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Harvard Mark II
The Harvard Mark II was an electromechanical computer built under the direction of Howard Aiken
Howard Aiken
and was finished in 1947. It was financed by the United States Navy. The Mark II was constructed with high-speed electromagnetic relays instead of electro-mechanical counters used in the Mark I, making it much faster than its predecessor. Its addition time was 0.125 seconds (8 Hz) and the multiplication time was 0.750 seconds. This was a factor of 2.6 faster for addition and a factor 8 faster for multiplication compared to the Mark I. It was the second machine (after the Bell Labs Relay Calculator) to have floating-point hardware. A unique feature of the Mark II is that it had built-in hardware for several functions such as the reciprocal, square root, logarithm, exponential, and some trigonometric functions
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Stored-program Computer
A stored-program computer is a computer that stores program instructions in electronic memory.[1] Often the definition is extended with the requirement that the treatment of programs and data in memory be interchangeable or uniform.[2][3][4]Contents1 Description 2 History2.1 Candidates for the first stored-program computer3 See also 4 ReferencesDescription[edit] A computer with a von Neumann architecture stores program data and instruction data in the same memory; a computer with a Harvard architecture has separate memories for storing program and data.[5][6] Both are stored-program designs. Stored-program computer is sometimes used as a synonym for von Neumann architecture,[7][8] however Professor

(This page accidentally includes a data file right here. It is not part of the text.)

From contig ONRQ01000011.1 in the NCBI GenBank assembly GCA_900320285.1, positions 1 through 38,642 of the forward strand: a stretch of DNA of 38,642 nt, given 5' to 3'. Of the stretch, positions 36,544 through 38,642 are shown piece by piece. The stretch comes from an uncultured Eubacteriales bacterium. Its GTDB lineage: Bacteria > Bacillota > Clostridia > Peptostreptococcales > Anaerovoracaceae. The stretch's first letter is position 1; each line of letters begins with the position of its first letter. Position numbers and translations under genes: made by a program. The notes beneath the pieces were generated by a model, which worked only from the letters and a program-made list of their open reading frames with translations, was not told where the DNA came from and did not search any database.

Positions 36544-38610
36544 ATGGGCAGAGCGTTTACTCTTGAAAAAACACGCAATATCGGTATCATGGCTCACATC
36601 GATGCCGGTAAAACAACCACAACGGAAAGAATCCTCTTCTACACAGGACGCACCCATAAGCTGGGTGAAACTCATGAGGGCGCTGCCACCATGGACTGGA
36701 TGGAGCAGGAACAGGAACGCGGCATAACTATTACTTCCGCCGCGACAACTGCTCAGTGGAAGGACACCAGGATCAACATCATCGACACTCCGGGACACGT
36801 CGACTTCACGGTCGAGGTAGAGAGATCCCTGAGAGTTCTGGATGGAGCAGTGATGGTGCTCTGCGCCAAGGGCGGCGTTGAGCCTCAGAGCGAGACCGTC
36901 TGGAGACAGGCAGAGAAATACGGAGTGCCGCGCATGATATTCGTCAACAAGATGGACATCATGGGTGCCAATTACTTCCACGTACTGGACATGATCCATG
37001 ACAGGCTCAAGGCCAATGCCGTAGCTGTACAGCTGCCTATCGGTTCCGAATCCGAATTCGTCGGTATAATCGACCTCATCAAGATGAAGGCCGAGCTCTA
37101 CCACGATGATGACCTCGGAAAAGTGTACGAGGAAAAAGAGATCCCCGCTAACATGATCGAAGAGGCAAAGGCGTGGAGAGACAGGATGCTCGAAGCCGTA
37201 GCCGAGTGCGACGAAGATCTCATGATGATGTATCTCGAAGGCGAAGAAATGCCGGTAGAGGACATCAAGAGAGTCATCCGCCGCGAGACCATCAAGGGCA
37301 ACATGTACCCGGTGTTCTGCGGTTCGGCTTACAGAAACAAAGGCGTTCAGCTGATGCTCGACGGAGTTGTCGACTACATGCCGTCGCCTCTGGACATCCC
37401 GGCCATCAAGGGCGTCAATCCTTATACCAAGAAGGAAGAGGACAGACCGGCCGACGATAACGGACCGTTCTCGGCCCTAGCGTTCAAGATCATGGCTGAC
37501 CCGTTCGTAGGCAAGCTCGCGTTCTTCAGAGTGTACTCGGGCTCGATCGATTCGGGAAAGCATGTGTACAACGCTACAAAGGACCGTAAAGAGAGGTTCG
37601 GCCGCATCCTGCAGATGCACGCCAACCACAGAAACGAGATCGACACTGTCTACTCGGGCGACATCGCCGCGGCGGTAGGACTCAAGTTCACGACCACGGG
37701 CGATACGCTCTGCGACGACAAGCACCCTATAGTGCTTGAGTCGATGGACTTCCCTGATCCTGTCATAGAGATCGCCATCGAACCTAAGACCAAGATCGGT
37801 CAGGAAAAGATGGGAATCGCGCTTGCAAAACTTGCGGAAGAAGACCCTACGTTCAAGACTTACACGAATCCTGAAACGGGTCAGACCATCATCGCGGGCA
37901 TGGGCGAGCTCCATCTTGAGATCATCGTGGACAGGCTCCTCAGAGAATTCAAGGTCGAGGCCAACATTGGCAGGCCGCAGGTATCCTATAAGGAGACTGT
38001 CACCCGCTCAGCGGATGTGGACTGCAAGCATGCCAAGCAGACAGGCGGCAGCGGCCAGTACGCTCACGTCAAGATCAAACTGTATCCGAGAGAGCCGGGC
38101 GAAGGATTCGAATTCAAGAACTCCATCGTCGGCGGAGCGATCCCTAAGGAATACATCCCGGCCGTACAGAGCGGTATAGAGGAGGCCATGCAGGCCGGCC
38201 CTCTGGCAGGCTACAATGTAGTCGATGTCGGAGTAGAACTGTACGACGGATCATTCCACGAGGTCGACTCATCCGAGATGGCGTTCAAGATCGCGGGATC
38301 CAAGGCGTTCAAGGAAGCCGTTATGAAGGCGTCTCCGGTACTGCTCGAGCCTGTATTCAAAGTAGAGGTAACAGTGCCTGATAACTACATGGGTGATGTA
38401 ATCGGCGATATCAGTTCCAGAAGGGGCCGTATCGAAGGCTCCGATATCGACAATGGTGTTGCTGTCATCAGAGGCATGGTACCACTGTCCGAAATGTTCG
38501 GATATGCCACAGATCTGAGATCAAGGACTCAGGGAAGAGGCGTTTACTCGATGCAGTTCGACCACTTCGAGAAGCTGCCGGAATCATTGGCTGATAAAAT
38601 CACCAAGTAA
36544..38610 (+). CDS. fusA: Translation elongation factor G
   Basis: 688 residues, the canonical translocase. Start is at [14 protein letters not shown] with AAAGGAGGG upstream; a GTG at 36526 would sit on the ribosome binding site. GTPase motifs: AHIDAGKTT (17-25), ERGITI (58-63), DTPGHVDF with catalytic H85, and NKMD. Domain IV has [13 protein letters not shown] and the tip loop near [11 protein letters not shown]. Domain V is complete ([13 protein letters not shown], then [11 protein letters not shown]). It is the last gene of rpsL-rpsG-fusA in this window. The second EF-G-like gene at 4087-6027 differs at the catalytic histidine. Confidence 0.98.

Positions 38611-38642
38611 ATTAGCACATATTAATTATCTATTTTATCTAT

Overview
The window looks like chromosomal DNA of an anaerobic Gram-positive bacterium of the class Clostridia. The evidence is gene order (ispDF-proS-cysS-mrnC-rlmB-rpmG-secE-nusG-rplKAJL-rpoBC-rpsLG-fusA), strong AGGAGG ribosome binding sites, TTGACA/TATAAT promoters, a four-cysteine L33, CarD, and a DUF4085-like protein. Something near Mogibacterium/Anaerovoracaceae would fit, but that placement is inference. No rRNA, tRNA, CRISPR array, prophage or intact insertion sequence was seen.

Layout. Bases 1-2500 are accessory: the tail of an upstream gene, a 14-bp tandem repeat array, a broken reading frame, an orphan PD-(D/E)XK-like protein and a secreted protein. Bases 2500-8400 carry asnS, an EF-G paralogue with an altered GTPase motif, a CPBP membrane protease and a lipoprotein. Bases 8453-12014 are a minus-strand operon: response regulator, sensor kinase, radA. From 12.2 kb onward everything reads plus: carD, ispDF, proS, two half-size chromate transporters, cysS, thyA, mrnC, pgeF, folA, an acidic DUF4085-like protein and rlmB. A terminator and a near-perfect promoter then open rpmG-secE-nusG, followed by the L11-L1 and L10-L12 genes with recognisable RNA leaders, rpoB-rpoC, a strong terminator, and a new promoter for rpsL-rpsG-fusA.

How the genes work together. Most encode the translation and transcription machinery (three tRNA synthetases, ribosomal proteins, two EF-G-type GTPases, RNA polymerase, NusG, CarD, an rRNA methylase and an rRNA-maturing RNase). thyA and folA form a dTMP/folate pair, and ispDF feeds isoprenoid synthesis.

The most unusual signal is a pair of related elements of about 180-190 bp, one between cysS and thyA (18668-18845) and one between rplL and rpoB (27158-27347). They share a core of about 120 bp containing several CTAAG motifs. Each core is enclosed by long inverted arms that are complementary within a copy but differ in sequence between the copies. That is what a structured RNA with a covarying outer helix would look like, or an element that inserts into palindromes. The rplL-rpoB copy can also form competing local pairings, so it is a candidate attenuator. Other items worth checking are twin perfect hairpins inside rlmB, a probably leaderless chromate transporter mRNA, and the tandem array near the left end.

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Instruction Set
An instruction set architecture (ISA) is an abstract model of a computer. It is also referred to as architecture or computer architecture. A realization of an ISA is called an implementation. An ISA permits multiple implementations that may vary in performance, physical size, and monetary cost (among other things); because the ISA serves as the interface between software and hardware. Software
Software
that has been written for an ISA can run on different implementations of the same ISA. This has enabled binary compatibility between different generations of computers to be easily achieved, and the development of computer families. Both of these developments have helped to lower the cost of computers and to increase their applicability. For these reasons, the ISA is one of the most important abstractions in computing today. An ISA defines everything a machine language programmer needs to know in order to program a computer
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Harvard Architecture
The Harvard architecture
Harvard architecture
is a computer architecture with physically separate storage and signal pathways for instructions and data. The term originated from the Harvard Mark I
Harvard Mark I
relay-based computer, which stored instructions on punched tape (24 bits wide) and data in electro-mechanical counters. These early machines had data storage entirely contained within the central processing unit, and provided no access to the instruction storage as data
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Dahlgren, Virginia